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Horizon Wales: Visual Art and the Postcolonial
Iwan Bala



Culture is not made through consensus or imposition. It is made through ideas that are strongly felt, undeniable feelings where one acknowledges the course of history in relation to the present.[i]


Is Wales postcolonial? Is any place? Transnational corporations have become the new exponents of colonialism, and with it the idea of a global visual culture, expounded by large powerhouse art galleries and Biennales that spring up in every corner of the developed world. Where is Wales? Its argued that historically Wales is a province and not a colony. Is that why our art is assumed to be provincial? Perhaps the question we need ask is, can we become ‘post-provincial’?

Whatever the argument, it's difficult to deny an ongoing cultural colonialism, which leads to the belief that Postcolonialism needs to be a state of mind as much, if not more than, a political position. Wales may not have seen armies of occupation for some time but it has felt the economic and cultural consequence of Empire and suffers its paralysing side-effect, the colonised mentality. It would be foolish to separate culture from this wider context and visual art in Wales has reflected this psychological inheritance: Welsh art depicts an enforced duality, revealing on the one hand a ‘culture shame’ that induces an eagerness to please, to adopt the rhetoric of British patriotism and to assimilate, and on the other to espouse a stubborn avowal of difference and an insistence upon cultural Otherness. Both acquiescent and resistant, these are traits of the colonised. Value is still accorded to those who 'escape' and succeed elsewhere, and this, though an economic necessity to begin with becomes very much a cultural condition. 

The term 'Welsh' art is now often substituted with 'Wales' art, a concept free of ethnic overtones and perhaps a more realistic label with which to describe the art scene as it is, but it does imply an avoidance of the issue of being 'Welsh', going more for a 'Made in Wales' uniformity. Even if the backgrounds of individual practitioners within what could be called;  'Wales-Art-World ' are multivarious, I would argue that the institutions, the collective behavior, the pathology that animates this world still reflects vestiges of its unreconstructed 'Welsh' make-up - its colonised traits. Its duality is revealed by, on one hand an overcompensating boastfulness, on the other an adolescent dependence. As in other fields, a lack of entrepreneurial vision and selfless belief stunts the support system that in other parts of the world promotes artists careers. In short, vision and support on a political and financial level is needed. Grand gestures are followed by dithering and collapse, as in the case of Cardiff's Centre for Visual Art or the National Botanic Gardens, or Zaha Hadid's cancelled Opera House design.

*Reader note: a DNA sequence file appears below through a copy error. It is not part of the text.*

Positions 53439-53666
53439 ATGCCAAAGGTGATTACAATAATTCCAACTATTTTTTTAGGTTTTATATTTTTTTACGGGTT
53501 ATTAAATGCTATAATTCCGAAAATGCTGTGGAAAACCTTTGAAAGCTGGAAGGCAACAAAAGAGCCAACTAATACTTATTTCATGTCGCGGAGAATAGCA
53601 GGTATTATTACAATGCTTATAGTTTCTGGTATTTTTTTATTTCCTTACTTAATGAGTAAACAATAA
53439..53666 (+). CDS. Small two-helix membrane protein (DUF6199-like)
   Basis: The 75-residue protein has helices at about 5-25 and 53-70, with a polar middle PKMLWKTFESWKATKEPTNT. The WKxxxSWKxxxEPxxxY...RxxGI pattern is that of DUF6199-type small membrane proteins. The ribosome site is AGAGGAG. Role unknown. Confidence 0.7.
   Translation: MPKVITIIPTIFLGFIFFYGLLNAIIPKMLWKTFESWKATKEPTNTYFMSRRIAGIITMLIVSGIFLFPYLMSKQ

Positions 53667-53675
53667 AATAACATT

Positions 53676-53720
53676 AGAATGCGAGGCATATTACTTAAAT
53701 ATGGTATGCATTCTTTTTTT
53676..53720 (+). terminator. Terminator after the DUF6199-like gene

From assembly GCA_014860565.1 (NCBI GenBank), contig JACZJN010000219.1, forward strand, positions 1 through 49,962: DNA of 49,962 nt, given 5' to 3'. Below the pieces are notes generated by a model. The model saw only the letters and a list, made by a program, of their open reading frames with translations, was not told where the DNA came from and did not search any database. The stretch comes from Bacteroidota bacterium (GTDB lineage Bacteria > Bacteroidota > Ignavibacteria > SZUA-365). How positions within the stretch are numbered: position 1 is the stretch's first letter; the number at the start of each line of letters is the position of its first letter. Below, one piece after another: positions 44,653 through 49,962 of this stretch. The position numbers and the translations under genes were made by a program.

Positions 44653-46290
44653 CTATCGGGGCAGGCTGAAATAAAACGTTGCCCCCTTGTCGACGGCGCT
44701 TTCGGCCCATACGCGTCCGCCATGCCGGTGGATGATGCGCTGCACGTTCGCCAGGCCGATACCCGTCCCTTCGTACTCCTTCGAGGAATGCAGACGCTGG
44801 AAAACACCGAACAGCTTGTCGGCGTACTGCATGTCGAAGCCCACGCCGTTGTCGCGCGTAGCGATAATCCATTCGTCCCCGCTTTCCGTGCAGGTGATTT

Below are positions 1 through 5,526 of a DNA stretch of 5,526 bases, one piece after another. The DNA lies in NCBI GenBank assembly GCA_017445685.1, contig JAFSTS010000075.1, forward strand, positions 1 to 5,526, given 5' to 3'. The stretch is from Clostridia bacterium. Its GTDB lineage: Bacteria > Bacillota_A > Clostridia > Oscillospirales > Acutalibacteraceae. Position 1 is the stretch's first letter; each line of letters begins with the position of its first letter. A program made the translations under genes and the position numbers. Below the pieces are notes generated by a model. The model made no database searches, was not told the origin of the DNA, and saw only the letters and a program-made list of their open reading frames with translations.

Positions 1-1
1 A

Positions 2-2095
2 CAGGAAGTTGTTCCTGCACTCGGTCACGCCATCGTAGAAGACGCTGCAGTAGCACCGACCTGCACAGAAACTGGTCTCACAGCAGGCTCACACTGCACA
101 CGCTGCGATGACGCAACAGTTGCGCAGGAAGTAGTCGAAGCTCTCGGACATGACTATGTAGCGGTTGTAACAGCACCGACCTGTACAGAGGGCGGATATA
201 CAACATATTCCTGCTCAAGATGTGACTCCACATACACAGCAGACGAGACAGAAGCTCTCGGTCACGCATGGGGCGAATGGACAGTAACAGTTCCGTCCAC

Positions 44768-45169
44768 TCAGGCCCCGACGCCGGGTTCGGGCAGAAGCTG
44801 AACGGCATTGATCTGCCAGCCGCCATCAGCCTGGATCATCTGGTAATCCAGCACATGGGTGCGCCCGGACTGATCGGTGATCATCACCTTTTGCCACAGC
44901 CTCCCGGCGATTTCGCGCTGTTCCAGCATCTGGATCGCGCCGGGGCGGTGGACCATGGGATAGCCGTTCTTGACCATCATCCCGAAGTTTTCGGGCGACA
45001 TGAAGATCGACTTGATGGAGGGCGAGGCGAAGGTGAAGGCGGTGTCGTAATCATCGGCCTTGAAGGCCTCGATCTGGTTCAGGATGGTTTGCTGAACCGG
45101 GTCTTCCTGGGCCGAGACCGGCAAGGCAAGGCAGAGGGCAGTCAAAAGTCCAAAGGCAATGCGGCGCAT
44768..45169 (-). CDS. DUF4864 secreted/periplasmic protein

Are we ridding ourselves of these traits? Is the apparatus of postcolonialism indeed in place in Wales? If we invoke Frantz Fanon’s analysis in his famous text of anti-colonialism, The Wretched of the Earth, then clearly it is not, since we have not undergone a process of decolonisation, a process, which Fanon believes ‘is always a violent phenomenon.’[ii] Fanon was of the view that cathartic violence was a necessity in the process. Nationalist violence is a rare thing in Wales, and that reflects the partly consensual nature of our colonisation, but we can detect occurrences of a deferred violence in the visual arts of the last thirty years, and possibly a romanticisation of figures that came close to embodying violence. John Jenkins, who served a jail sentence for settings explosives in the Tryweryn Valley, is portrayed by Ivor Davies, a leading painter of politicised narratives, in Tryweryn a John Jenkins (1993) as a revolutionary hero. Other, more pacifist yet still inflammatory heroes like Saunders Lewis, D.J. Williams and Lewis Valentine are celebrated in Delw Danbaid (2002). In an assemblage work, The Writing on the Wall (2001) (picture above) Davies depicts a Welsh family bible, and two other Methodist books ripped in half by an ancient rifle. William Williams' Pantycelyn, a hero from an earlier age, is seen in reproduction on one of the pages. In other works, Davies has turned the red earth of Epynt into pigment for paintings that comment on the seizure of that land for the British Army's firing range. This art, if not post-colonial, is certainly anti-colonial, and in its insistence on partisan representation, proves, as writers like Thomas McEvilley have proposed, that it is not simply 'identity' that is the key issue for marginalised groups but 'representation'. Who represents whom? and can marginal groups regain control of their own representation?